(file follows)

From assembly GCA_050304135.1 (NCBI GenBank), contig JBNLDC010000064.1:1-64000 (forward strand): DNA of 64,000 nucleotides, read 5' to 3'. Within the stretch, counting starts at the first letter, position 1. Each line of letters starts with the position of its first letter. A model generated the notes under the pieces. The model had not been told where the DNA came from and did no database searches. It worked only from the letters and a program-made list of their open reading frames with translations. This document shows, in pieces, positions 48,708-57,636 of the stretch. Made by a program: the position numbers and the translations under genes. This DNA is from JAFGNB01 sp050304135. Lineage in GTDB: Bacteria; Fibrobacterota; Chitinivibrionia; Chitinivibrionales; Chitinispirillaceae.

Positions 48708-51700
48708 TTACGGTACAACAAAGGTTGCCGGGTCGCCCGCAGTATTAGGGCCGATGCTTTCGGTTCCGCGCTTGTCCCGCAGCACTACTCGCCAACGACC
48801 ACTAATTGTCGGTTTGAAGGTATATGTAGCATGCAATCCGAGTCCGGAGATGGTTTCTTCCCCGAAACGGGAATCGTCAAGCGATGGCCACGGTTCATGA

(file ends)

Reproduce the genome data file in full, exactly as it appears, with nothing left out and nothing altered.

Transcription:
From assembly GCA_050304135.1 (NCBI GenBank), contig JBNLDC010000064.1:1-64000 (forward strand): DNA of 64,000 nucleotides, read 5' to 3'. Within the stretch, counting starts at the first letter, position 1. Each line of letters starts with the position of its first letter. A model generated the notes under the pieces. The model had not been told where the DNA came from and did no database searches. It worked only from the letters and a program-made list of their open reading frames with translations. This document shows, in pieces, positions 48,708-57,636 of the stretch. Made by a program: the position numbers and the translations under genes. This DNA is from JAFGNB01 sp050304135. Lineage in GTDB: Bacteria; Fibrobacterota; Chitinivibrionia; Chitinivibrionales; Chitinispirillaceae.

Positions 48708-51700
48708 TTACGGTACAACAAAGGTTGCCGGGTCGCCCGCAGTATTAGGGCCGATGCTTTCGGTTCCGCGCTTGTCCCGCAGCACTACTCGCCAACGACC
48801 ACTAATTGTCGGTTTGAAGGTATATGTAGCATGCAATCCGAGTCCGGAGATGGTTTCTTCCCCGAAACGGGAATCGTCAAGCGATGGCCACGGTTCATGA